June 1 is the start of hurricane season every year. From then through to the end of October, we all watch as hurricanes rumble north up the Atlantic Ocean from the Caribbean in what we here believe is an attempt to hit the eastern end of Long Island broadside.
I know this is a Not in My Backyard kind of thinking. The rest of the east coast has its concerns too. But as the storms come north, we are the only place where land sticks out into the Atlantic west to east for more than a hundred miles. I’ve come to think of Long Island as a baseball bat. Zeus fires curve balls. He lives on the coast of Africa, where hurricanes first form. They cross the Atlantic toward the Caribbean, then do that scary curve. It depends where it makes the curve.
If it happens early, it just rattles up the Atlantic and out to sea without hitting anything, and we, the batsman, can just watch it go. If it happens too late, it can get caught in the Gulf of Mexico and bounce into Texas or Louisiana. So we can breathe a sigh of relief about that. But if it makes the turn just right, then we know it has us in its crosshairs. It can veer off and hit the coast to the south of us or the north of us, a ball inside or outside. But that direct hit is possible. STRIKE. It hasn’t happened in a while. That’s the way we see it, anyway.
Well, in this past week, several weather forecasting operations have made their initial predictions. They don’t venture to say where the ball will hit. But they do predict how many pitches will be thrown.
This year, all are predicting there will be a total of 12 to 14 named storms, which is slightly more than the historical average. However, they are predicting only five to seven storms will become of hurricane strength, which is fewer than average. Overall, therefore, they say the season will be “close to normal.” One more storm than the average and one fewer of the strong ones—what more could you want?
Well, I’d like to say to these predicting services—AccuWeather and Colorado State University with their new arrangement with the Barcelona Supercomputing Center—hey, how about getting it right?
Did anyone at any of these operations a year ago this spring give any clue that two enormously powerful superstorms—Florence and Michael—would cause such damage to the coastal cities south of us? Both these storms were epic. More than 55 people died in Florida, Georgia, North Carolina and Virginia when Michael hit. Florence flooded and flattened homes in the Carolinas. We here escaped unscathed except for flash flooding. Two bullets, we dodged. Yet the predictions in 2018, even the later ones, were that there would be fewer storms than in 2017.
Dan Kottlowski, who is a hurricane expert at AccuWeather, told NJ.com that he gets it. “It only takes one,” he said, referring to a monster that can throw the predictions out the window. Last year, there were two.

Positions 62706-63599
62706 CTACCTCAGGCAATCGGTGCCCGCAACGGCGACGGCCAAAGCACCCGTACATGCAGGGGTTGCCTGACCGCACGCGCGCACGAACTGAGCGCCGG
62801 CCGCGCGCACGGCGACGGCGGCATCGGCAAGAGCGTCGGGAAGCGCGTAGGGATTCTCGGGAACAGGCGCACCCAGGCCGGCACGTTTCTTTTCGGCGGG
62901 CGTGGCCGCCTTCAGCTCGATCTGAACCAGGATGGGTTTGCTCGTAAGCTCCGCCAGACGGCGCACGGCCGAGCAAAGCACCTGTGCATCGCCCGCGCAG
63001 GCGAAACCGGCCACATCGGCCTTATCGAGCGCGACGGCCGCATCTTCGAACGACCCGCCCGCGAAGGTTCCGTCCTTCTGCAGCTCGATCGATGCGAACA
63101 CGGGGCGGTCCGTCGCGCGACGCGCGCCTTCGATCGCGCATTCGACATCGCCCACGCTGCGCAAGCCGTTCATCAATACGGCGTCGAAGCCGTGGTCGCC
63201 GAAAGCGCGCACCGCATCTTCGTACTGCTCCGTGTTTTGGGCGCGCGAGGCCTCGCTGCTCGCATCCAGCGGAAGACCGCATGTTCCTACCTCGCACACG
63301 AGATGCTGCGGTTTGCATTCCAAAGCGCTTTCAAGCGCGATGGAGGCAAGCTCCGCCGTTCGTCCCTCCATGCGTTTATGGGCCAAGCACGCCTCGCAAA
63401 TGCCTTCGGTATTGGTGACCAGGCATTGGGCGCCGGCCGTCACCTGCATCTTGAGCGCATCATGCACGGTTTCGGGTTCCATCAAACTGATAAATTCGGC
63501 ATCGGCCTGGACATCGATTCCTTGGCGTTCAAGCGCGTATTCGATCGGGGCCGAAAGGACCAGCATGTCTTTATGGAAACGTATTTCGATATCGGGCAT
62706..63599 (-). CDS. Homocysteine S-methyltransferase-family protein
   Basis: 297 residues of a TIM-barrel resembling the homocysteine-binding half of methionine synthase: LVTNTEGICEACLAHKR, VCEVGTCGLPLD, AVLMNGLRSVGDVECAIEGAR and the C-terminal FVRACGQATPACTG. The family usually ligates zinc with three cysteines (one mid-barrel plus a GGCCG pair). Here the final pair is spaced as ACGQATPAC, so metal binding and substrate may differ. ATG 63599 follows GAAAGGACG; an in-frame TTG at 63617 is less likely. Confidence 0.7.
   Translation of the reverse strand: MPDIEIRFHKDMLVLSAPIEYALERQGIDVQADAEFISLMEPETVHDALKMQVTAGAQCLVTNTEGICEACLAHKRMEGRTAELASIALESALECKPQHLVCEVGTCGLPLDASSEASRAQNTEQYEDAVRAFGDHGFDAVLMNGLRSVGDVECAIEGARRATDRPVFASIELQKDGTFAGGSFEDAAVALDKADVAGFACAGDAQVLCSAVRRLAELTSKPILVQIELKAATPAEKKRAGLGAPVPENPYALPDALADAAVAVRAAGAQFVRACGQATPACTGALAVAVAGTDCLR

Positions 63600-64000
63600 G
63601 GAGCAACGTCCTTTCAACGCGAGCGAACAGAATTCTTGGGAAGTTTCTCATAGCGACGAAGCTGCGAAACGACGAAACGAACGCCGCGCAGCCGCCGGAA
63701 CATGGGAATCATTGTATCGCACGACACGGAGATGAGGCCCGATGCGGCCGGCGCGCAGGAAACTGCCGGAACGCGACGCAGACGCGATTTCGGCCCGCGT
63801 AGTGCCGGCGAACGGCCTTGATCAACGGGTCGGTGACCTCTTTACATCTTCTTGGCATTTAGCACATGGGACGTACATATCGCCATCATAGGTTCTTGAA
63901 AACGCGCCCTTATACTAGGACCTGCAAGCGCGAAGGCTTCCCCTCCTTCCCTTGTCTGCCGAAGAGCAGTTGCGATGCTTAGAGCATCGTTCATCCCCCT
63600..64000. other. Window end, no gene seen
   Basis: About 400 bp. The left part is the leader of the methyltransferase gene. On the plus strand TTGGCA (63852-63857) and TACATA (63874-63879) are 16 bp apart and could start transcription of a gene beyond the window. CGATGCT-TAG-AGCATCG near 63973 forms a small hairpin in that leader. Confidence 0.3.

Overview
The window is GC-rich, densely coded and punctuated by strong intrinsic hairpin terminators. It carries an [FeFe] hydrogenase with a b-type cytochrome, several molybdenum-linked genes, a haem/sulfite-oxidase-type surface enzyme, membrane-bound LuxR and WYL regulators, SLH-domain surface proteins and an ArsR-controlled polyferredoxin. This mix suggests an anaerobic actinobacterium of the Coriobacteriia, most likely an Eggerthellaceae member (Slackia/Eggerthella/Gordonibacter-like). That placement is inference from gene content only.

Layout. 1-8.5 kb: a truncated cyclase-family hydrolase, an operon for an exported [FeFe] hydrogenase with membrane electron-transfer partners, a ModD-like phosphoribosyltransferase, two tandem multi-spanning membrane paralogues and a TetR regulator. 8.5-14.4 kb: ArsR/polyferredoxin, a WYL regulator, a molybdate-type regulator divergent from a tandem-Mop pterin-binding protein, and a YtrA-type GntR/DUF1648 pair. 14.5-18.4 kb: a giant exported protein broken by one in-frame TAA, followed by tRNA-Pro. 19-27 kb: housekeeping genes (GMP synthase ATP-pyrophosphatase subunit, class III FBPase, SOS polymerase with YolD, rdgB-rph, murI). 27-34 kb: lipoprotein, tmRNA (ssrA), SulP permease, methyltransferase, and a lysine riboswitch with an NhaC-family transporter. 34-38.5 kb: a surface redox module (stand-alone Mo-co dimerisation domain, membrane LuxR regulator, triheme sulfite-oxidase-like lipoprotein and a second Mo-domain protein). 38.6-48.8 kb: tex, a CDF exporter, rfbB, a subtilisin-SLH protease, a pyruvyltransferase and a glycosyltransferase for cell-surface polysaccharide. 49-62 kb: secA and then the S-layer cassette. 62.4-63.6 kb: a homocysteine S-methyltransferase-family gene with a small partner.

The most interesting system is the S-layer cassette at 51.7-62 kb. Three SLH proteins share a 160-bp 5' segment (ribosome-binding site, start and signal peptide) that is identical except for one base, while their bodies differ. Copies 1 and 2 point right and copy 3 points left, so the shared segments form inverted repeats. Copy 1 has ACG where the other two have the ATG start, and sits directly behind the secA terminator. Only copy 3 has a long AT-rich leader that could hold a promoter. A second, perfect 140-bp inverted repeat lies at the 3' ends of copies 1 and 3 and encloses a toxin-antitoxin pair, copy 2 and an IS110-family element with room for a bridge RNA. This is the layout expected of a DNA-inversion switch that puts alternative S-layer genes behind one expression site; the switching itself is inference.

All of these predictors, by the way, have observed some of the same weather developments already underway that result in the not-too-hot and not-too-cold prediction they give for this year.
The water temperature is cooler than normal in the tropics and warmer than normal in the North Atlantic. This means the hurricanes could make the turn further south and be less likely to be of great strength when they get up north. Out in California, they have noticed that El Nino, a swirling weather pattern that sometimes shows up off Southern California, has made an appearance. When it makes a strong appearance, it means fewer hurricanes in the Atlantic, and when it shows up either not at all or is weak, it means more hurricanes in the Atlantic. Currently it is here, but on the weak side and now gaining strength. If that trend continues into healthy strength, it will mean fewer hurricanes in the Atlantic.
But that could change.
You know what? Over the years, I have been reporting on these predictions and, though I haven’t made a full study of it, my memory of it is that it doesn’t mean a hill of beans. There are three things they can say. More than average, average and less than average.
I think they give out one of those three answers, and once in three tries they get it right. So two out of three, they get it wrong. This is, statistically, what you would get if you pointed at one of the three answers at random.
Well, these predictions are always a good thing to know anyway. And now you do. So the real good advice is that anytime between June and the end of October, if you see a really angry dark cloud with lightning flashes heading toward us here on Long Island in hurry-up fashion, get down in the basement and batten down the hatches.
A storm is coming. Or maybe not.